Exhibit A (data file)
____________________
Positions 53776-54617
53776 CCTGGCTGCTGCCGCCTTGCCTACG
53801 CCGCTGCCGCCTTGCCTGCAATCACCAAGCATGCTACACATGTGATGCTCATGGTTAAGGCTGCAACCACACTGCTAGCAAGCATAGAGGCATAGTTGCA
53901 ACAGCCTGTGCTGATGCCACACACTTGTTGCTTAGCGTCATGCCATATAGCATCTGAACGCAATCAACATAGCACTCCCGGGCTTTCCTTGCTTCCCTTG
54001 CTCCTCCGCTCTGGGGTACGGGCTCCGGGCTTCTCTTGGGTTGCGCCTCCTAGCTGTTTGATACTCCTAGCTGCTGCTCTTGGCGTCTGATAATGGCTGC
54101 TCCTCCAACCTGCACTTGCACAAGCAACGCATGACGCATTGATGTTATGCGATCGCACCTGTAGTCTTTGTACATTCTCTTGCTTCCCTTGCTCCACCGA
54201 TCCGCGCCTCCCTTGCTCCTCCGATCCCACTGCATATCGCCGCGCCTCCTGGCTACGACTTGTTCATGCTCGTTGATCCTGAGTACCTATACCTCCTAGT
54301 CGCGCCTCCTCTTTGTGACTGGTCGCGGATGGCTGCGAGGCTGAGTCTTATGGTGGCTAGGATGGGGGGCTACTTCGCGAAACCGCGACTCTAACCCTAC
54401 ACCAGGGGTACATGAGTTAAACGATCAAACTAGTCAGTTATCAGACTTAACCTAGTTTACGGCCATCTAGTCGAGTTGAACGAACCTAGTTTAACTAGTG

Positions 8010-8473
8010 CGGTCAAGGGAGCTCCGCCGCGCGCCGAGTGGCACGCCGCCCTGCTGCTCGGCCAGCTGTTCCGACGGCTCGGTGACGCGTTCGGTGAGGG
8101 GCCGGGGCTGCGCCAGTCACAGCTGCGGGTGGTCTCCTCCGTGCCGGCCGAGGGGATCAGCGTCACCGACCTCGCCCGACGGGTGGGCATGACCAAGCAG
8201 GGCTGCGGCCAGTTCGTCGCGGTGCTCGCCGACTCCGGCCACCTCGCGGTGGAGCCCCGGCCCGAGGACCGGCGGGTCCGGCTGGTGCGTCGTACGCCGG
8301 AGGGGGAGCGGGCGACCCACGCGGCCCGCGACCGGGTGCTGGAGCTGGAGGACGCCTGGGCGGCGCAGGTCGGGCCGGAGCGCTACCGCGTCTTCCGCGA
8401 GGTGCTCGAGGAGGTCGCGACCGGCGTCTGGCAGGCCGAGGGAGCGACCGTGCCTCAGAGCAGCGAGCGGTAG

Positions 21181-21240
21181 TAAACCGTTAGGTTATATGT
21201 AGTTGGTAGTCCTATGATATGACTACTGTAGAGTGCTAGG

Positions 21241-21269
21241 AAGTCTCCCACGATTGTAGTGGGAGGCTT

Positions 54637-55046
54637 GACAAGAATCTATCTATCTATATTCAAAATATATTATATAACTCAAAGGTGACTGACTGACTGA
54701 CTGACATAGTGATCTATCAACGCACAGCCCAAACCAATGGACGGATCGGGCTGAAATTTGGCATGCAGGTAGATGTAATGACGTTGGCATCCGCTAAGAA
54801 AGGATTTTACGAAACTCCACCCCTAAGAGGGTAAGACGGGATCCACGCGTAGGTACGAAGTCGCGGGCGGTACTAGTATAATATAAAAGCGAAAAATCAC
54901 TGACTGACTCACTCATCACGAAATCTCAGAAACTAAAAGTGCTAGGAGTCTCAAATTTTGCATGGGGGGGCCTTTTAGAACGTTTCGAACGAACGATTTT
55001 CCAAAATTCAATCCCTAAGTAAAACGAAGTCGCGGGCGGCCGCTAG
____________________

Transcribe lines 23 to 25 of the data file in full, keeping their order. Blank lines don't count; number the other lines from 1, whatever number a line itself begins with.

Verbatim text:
54701 CTGACATAGTGATCTATCAACGCACAGCCCAAACCAATGGACGGATCGGGCTGAAATTTGGCATGCAGGTAGATGTAATGACGTTGGCATCCGCTAAGAA
54801 AGGATTTTACGAAACTCCACCCCTAAGAGGGTAAGACGGGATCCACGCGTAGGTACGAAGTCGCGGGCGGTACTAGTATAATATAAAAGCGAAAAATCAC
54901 TGACTGACTCACTCATCACGAAATCTCAGAAACTAAAAGTGCTAGGAGTCTCAAATTTTGCATGGGGGGGCCTTTTAGAACGTTTCGAACGAACGATTTT